1 – Strengthening the core: Shiseido CEO on why skin care set to become ‘even bigger’ post-pandemic
Japanese beauty major Shiseido is throwing its full weight behind skin care with its CEO believing there are “emerging segments” that it can capitalise on in the next few years.
Facing the challenges of the COVID-19 pandemic, the company took steps to strengthen the foundation of its business – this meant going back to its roots as a skin care expert.
“Last year, as we faced [COVID-19] we came up with was an idea to build back better. In the next two, three years up to 2023, we want our core to be stronger, which is skin care where we have a long R&D expertise, marketing expertise… My scope in the next three years or so is really to get our business foundation stronger by making use of skin care,” said Uotani.
This August, Shiseido announced that it was selling off three of its make-up brands to focus on high-end skin care. This followed the decision to shed its entire personal care division, which consisted of brands like Senka.
2 – From the ground up: LG H&H signs deal to upcycle coffee grounds for its cosmetic products
South Korea’s LG Household & Health Care is collaborating with an upcycling start-up to explore how to recycle discarded coffee grounds as raw materials for its cosmetics products.
LG H&H has signed a memorandum of understanding (MOU) with Korean start-up Urban Miners to cooperate on processing coffee grounds and producing activated carbon, or coffee charcoal, as an ingredient.
As coffee charcoal has a high carbon content and excellent absorption properties, LG H&H and Urban Miners plan to study how the coffee charcoal can be used to absorb excess oil and detoxify impurities from the skin.
Activated charcoal is an immensely popular ingredient in beauty and personal care. It is found in a range of products including facial masks, pore strips, shampoo, and toothpaste.
3 – ‘Emerging powerhouse’: Gen Z and millennial insights key to Amorepacific taking 38.4% stake in COSRX
Knowledge of the Gen Z and millennial consumer combined with a burgeoning global reputation are two of the reasons Korean major Amorepacific has taken a 38.4% stake in cult K-beauty brand COSRX, as it looks to expand its own footprint overseas.
Founded in 2013 by Jeon Sanghoon, COSRX is best known for sensitive skin products like its Low pH Good Morning Gel Cleanser, BHA Blackhead Power Liquid, and Acne Pimple Master Patch.
Amorepacific announced that it had decided to acquire a significant minority stake for KRW180bn (U$153m) in the “emerging powerhouse” as part of its Vision 2025 strategy to enter new markets overseas.
“We have been looking for a partner to share the value of New Beauty as stated in our ‘Vision 2025’, which we declared this year as part of the celebration of our 76th anniversary,” said Lee Jinpyo, head of Amorepacific group strategy division.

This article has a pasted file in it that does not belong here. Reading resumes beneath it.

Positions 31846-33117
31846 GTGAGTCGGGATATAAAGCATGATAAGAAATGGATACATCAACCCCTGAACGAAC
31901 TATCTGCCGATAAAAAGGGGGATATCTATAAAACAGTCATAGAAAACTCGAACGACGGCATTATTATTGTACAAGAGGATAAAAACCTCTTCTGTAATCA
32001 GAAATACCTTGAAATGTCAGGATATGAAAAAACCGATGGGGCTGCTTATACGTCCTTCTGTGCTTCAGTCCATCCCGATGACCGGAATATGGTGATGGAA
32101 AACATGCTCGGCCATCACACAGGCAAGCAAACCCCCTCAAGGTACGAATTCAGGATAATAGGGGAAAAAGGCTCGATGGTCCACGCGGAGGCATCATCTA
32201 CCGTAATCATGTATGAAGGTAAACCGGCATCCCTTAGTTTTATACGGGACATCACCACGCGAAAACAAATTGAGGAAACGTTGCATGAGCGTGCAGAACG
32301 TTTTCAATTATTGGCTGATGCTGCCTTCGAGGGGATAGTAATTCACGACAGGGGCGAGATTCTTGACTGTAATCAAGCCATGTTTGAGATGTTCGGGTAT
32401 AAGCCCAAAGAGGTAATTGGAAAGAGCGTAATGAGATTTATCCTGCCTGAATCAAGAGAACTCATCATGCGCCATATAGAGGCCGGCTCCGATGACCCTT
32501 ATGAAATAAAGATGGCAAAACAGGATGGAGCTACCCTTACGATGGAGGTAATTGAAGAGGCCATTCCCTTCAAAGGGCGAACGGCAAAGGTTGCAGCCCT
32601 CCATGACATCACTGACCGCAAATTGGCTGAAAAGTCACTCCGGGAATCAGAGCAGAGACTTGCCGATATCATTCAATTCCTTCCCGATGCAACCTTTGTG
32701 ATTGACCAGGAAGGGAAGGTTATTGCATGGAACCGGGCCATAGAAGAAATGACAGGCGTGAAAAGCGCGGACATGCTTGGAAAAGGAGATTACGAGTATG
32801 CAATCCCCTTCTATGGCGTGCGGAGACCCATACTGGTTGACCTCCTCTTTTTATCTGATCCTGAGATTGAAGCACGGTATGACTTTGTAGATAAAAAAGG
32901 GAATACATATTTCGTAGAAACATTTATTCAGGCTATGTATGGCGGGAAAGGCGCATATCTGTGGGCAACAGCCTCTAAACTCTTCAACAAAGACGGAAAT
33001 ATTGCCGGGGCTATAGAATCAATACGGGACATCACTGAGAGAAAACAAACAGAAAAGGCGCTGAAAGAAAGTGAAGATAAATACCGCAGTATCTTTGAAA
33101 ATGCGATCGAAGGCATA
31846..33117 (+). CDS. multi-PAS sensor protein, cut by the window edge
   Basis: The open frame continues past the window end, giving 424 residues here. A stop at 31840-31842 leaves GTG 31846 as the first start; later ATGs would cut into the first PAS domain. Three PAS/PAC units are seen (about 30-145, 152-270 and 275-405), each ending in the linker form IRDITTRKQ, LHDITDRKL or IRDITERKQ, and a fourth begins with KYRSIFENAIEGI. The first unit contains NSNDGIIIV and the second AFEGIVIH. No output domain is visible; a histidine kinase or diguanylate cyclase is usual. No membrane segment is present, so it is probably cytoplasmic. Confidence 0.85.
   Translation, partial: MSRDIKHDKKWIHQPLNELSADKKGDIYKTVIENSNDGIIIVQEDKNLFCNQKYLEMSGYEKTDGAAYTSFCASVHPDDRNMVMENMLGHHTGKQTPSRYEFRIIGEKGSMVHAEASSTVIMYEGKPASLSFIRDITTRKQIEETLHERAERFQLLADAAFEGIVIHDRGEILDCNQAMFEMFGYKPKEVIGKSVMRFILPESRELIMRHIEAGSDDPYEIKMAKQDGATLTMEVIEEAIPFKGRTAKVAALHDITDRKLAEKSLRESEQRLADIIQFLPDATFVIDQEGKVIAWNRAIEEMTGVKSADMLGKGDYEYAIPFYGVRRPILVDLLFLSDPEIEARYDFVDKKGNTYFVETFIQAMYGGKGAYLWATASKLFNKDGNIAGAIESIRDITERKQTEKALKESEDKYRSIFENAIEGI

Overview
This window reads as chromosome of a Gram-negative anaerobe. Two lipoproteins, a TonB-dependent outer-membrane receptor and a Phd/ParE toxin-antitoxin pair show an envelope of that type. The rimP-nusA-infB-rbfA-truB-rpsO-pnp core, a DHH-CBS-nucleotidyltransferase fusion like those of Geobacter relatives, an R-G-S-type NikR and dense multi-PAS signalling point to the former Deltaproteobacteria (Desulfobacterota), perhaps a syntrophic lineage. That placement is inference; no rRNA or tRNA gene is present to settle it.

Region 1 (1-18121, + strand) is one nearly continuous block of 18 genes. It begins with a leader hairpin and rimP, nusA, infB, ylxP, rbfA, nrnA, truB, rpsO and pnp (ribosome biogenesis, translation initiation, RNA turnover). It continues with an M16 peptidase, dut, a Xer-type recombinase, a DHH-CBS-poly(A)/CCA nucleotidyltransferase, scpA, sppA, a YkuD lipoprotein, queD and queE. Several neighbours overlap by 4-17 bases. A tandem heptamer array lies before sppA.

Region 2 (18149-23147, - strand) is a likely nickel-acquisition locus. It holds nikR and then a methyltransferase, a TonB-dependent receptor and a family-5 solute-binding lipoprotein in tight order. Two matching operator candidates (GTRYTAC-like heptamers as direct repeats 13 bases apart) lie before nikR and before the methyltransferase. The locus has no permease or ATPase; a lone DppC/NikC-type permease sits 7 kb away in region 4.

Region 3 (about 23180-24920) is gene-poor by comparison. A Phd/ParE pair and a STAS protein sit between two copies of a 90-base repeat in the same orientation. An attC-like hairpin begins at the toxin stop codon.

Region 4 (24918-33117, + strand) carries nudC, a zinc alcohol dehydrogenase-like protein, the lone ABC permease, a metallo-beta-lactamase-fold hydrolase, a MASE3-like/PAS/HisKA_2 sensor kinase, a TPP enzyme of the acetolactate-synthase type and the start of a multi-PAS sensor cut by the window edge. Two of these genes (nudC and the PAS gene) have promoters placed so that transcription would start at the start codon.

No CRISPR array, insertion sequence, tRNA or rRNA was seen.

4 – Efficient cleansing: LG H&H files patent for easy-to-remove make-up base made from biocellulose
LG Household & Healthcare has filed a patent for cosmetic composition with a biocellulose base that facilitates the quick removal of make-up without oil-based removers.
Most make-up products contain oil-based ingredients and colourants such as pigments, which are hydrophobic. This makes it necessary to use oil-based removers, such as cleansing oils, balms and creams to remove them.
However, such this cleansing process can potentially irritate the skin. Additionally, the company believes consumers are seeking a quicker and simpler method of cleansing.
To solve this problem, the company first turned to a temperature-sensitive polymer that forms a hydrophobic film on the skin but changes its structure and detaches from the skin when it hits a certain temperature.
5 – Beiersdorf files patent on AI skin profiling and product recommendation method
International skin care major Beiersdorf has developed a method to profile skin based on moisture levels and geographical location, providing an accurate picture of overall skin condition and enabling personalised product recommendations.
Writing in its international patent, Beiersdorf said the skin profiling method, powered by smart algorithms and Artificial Intelligence (AI), enabled highly personalised cosmetic, skin care and dermatological product recommendations for basic and prevailing skin conditions. Ideally, these recommendations could be “preventative”; suggesting products that minimised or prevented a skin problem, it said.
Whilst there were already several methods on the market used to recommend beauty and personal care products for specific skin conditions, based on specific parameters like moisture, roughness, irregular colour distribution and skin impurities, Beiersdorf said these methods all had one common disadvantage: errors.